Every once in a while a rare book comes along that helps the reader see the entire Bible through a new lens, bringing numerous fresh insights into overly familiar passages and clarifying difficulties in obscure or often misunderstood texts. This new book by James G. Williams, a professor of Hebrew Bible and New Testament, is one such gem.
Our society does not take the Bible seriously, laments Williams: "Very few people now read the Bible. That is a commonplace. I wonder, in fact, whether Western culture now induces us to ignore the Bible, which is felt by many to be a sacred museum piece and by others to be a myth or collections of myths like all the other myths of the world."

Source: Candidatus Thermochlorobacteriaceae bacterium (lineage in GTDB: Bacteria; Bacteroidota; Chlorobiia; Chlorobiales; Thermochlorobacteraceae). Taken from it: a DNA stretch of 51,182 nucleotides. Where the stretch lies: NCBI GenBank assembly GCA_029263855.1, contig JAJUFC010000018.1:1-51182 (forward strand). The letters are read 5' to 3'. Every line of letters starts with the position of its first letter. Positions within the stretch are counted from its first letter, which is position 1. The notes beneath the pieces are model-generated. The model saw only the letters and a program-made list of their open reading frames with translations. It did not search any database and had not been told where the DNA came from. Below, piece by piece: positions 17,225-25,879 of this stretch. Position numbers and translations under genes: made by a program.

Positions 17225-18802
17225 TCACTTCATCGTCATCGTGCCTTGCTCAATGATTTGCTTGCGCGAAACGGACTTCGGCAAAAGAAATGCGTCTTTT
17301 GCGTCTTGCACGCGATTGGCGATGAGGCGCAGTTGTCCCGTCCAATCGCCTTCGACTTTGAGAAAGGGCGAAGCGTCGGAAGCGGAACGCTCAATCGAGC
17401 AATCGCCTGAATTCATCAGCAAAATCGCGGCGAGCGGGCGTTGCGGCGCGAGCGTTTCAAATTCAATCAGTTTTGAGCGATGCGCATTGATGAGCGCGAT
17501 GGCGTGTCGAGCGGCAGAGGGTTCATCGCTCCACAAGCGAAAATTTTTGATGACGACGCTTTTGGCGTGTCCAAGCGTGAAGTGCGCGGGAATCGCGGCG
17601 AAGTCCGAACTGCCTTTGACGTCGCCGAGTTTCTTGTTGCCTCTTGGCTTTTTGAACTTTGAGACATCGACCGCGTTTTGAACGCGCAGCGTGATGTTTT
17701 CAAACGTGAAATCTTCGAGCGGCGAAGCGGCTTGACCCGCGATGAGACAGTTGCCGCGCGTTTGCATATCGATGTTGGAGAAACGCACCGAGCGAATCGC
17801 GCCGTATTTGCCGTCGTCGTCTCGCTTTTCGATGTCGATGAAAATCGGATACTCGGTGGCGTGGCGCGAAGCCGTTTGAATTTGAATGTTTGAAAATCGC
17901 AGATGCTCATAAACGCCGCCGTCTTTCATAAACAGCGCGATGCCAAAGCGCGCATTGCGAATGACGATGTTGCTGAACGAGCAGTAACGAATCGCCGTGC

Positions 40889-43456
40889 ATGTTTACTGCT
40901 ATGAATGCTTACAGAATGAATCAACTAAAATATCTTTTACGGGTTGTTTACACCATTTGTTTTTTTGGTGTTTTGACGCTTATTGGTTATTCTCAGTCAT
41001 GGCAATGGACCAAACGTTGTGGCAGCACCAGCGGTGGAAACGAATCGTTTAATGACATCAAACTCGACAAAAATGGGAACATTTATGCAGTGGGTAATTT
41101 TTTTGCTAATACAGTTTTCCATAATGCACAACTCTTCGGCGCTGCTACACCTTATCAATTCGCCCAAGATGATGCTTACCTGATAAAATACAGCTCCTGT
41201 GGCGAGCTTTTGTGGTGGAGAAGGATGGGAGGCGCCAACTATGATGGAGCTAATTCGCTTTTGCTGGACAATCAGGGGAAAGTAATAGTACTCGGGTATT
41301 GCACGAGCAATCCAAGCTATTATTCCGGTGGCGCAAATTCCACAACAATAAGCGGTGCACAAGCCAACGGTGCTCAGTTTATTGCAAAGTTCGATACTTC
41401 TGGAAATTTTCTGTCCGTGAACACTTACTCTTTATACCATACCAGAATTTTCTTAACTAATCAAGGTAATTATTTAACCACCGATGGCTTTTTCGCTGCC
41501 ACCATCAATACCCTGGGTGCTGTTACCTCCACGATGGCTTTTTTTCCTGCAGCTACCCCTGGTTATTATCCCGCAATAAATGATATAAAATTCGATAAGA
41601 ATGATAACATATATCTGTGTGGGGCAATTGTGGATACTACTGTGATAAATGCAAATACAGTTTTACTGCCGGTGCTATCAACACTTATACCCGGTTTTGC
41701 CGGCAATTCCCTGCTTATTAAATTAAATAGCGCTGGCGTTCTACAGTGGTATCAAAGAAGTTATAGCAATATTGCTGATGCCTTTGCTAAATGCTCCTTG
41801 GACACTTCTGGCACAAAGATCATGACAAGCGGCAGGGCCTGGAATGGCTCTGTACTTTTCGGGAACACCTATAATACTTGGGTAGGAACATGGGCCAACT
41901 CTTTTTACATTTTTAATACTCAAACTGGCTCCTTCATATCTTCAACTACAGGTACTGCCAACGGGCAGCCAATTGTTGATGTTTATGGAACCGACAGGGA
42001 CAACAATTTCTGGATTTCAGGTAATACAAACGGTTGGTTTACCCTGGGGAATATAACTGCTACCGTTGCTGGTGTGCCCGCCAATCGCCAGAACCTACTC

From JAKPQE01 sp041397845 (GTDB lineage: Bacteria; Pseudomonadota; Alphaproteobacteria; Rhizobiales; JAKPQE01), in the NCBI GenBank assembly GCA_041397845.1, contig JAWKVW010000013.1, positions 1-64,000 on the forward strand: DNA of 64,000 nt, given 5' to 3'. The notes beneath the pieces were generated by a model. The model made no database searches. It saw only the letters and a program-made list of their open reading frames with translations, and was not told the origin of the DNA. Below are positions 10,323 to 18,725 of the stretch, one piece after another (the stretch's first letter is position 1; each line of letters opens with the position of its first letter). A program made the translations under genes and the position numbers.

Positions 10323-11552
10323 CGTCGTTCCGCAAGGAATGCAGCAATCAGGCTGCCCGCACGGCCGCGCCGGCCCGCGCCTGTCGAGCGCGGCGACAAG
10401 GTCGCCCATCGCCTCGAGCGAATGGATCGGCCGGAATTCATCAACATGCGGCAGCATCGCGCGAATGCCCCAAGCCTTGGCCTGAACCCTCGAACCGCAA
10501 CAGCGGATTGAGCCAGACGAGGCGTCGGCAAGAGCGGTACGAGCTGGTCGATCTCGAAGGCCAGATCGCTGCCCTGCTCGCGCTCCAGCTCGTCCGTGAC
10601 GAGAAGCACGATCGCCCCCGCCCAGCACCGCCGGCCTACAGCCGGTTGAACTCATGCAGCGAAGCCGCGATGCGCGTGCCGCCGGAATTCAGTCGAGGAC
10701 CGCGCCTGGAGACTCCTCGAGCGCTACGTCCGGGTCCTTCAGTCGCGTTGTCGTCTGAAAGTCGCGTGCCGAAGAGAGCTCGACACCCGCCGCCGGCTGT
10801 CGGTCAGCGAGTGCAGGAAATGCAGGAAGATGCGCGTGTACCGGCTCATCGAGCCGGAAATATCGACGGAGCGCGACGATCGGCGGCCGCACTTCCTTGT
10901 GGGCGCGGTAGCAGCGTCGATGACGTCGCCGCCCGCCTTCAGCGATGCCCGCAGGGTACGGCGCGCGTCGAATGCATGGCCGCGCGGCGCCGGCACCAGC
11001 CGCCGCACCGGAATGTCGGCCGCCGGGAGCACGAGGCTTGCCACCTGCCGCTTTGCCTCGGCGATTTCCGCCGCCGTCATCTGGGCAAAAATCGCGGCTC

Williams criticized the bulk of biblical scholarship today because so much is "permeated with overspecialization or intellectual faddishness...." Too often, he notes, theologians and Bible scholars are not accountable to any faith community whatsoever.
According to Williams, fundamentalists and evangelicals have "preserved a nucleus of respect for biblical texts and traditions amid cultural ferment and despite the disdain shown for religion (this usually means Christianity) by both its cultured and its uncultured despisers." He does criticize fundamentalist-evangelicals who are unwilling to study the Bible within "a broader context of human history and culture."
Here is an author who is not afraid to declare his opinions. In doing so he may upset or offend some, but he also challenges anyone with an interest in the Bible.
Williams applies the theory and analysis of René Girard to understand the origin, nature, and overcoming of violence in the Bible. Girard's work on scapegoating is having an increasing influence on many biblical scholars. He developed his scapegoating theory while studying literature, including classical European fiction and Greek mythology.